Leaf Spring Relocation Kit

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dart67

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I just got a US Car Tool leaf spring relocation kit for my 74 duster,when I was looking at the rear shackles I noticed where a hole has to be enlarged there is a bolt going into the hole for the rear shock for the bumper, has anyone ran into this and what did they do?
Thanks
 
RogerRamRod, If I read your post right the new brackets bolts to the existing bolt hole on the frame, if that is right that's where my shackle bolt goes thru with the relocation kit
Thanks
 
RogerRamRod, If I read your post right the new brackets bolts to the existing bolt hole on the frame, if that is right that's where my shackle bolt goes thru with the relocation kit
Thanks
I think 72 was saying he could have gotten by without those brackets. I did see that though, after I reread his postings. And unless you have a traction problem, the idea of shedding 100+ pounds off the back your car could be helpful.
 
Yeah you don't need the brackets I added if you weld a patch panel into the hole in the rear panel where the shock mount goes through. That's what I'll be doing the next time the bumper comes off, just a 16 or 18 gauge patch and maybe a small 90* bracket from the patch to the frame rail to back up the original bumper bracket. That would leave the original shock mount hole open for a shackle mount.
 
Ok thanks everyone for your help
 
I used the offset kit fron dr Diff and welded a larger diameter tube in factory holder to accept larger bushings. Was this what your doing or are you going to center of the frame?

2ry4y0p.jpg


2ry4y0p.jpg
 
Going to the center of the frame
 
I used the offset kit fron dr Diff and welded a larger diameter tube in factory holder to accept larger bushings. Was this what your doing or are you going to center of the frame?

That's an offset kit. He's doing a spring relocation, so the 3" move to the frame rails. Just FYI, you can use Energy suspension 2-2117G bushings for A-body shackles. They have the correct 1/2' bolt diameter and larger 1" OD for aftermarket, SS and mopar performance springs.
 
Also, here's some more pictures of the early bumper modification to clarify what I said. Here's what a '74 with a rear shock bumper looks like at the rear panel

IMG_5227_zps7702bd3e.jpg


You can see the large "D" shaped holes for the shock mounts

Here's an earlier rear panel. This one's a demon, but it doesn't matter.
s-l1600 copy.jpg


The smaller outer holes are actually the ones you need for the early bumper brackets. The outer one is actually still behind the outer panel on the later cars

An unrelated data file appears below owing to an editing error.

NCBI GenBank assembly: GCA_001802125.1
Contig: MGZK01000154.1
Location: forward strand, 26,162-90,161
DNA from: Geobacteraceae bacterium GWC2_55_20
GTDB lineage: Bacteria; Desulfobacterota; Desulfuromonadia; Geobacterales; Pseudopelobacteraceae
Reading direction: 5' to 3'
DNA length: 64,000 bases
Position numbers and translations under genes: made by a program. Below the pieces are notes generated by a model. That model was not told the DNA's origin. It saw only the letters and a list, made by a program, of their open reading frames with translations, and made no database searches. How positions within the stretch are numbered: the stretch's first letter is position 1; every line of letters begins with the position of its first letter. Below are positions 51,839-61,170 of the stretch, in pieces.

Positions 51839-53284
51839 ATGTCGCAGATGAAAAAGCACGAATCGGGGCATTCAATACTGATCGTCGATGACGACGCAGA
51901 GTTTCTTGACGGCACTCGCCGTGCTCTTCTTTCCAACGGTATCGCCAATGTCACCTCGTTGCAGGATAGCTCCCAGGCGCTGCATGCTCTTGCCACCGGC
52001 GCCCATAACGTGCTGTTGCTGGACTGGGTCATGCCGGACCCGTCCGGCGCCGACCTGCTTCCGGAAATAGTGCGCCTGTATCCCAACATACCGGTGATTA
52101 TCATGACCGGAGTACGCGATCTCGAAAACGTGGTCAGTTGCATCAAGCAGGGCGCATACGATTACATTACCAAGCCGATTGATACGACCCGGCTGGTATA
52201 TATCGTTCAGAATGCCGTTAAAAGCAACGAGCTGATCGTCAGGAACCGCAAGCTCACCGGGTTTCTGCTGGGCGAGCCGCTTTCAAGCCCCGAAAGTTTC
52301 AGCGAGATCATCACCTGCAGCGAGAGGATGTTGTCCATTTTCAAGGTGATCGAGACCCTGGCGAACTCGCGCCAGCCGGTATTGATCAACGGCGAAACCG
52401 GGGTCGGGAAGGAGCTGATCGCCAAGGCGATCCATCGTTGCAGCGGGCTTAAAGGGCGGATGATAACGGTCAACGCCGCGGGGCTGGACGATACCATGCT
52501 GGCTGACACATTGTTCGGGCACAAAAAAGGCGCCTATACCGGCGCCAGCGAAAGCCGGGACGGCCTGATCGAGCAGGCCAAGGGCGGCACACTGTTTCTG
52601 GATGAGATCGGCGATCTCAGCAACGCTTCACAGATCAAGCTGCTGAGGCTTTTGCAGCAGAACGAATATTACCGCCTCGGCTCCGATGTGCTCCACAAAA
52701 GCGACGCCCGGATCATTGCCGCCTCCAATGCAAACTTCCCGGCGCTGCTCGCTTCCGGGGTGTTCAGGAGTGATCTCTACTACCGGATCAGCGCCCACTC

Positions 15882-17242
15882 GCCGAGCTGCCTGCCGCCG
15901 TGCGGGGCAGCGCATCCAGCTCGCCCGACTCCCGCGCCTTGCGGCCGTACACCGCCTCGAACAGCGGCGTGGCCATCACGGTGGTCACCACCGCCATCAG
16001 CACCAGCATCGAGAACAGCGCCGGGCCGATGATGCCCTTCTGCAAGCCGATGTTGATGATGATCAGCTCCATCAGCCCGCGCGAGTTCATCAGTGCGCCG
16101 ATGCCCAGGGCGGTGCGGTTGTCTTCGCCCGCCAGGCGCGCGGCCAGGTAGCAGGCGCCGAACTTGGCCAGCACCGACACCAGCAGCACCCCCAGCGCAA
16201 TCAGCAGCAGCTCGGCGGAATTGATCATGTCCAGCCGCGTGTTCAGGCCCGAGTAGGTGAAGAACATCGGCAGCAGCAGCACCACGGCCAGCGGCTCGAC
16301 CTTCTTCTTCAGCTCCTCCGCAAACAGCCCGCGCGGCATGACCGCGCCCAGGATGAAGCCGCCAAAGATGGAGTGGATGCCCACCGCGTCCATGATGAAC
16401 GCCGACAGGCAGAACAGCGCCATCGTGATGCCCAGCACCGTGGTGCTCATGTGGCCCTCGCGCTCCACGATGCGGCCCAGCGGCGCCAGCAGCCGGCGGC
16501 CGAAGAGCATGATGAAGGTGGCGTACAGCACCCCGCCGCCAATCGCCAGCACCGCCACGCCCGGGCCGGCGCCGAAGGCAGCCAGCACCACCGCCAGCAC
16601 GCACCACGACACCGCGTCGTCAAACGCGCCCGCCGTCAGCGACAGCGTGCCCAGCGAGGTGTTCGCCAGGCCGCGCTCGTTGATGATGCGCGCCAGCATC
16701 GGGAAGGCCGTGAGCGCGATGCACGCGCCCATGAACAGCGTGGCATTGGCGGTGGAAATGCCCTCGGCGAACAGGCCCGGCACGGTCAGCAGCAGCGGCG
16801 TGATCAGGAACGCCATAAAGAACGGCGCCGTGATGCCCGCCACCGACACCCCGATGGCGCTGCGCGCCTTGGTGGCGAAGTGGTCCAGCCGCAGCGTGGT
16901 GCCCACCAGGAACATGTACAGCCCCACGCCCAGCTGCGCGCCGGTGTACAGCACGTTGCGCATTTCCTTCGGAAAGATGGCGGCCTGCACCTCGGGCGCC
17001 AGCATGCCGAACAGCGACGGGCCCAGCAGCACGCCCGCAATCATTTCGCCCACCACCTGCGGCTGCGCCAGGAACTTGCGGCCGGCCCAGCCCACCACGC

IMG_5231_zpsa80af90a.jpg

So you can drill that one out and use it to locate the other hole. The problem is it falls into the middle of the "D" shaped hole on the later shock mount bumper cars. That's where I made the bracket, but what I should have done was just make a "D" shaped patch out of 16 gauge metal and weld it in.

Here you can see how the bolt for the early bumper bracket falls into the middle of the "D" shaped hole, and the bracket I made. But if you just weld up the hole you wouldn't need the bracket. Or you could just use an "L" bracket and weld it to the end of the frame rail to make the mount stronger, like if you wanted to actually use a bumper jack.
IMG_5237_zps5212332c.jpg


I'm kinda surprised I haven't seen this brought up before, apparently not a lot of folks do the 3" relocation on shock mount bumper cars.

Here's another way, YoungGun2.0 used spring sliders. He recessed his up into the frame, but I don't think that would be necessary. You should be able to keep the car at about the same ride height if you just mounted the sliders to the bottom of the frame rail. He moved his up a little to lower the car. His is post #7.

Rear Leaf Relocation Kit pics

This is how he did it
sliders027.jpg


But I think this would work just fine, you'd just have to figure out how to weld a few nuts into the frame to bolt the bracket to. Or weld the slider to the frame rail, but then it's a little harder to remove it later. If you did this, you'd just have to buy the spring sliders instead of converting the entire rear bumper because you should be able to leave the shock mounts in place.
sliders001.jpg


The car would be lowered a little less than 3/8" with them mounted like this ( I used spring sliders bolted to the bottom of the frame of my car, but at the 1/2" relocation mark not under the frame rail).
IMG_2566_zpsvhkdudkp.jpg

IMG_2580_zpsuuetr2gp.jpg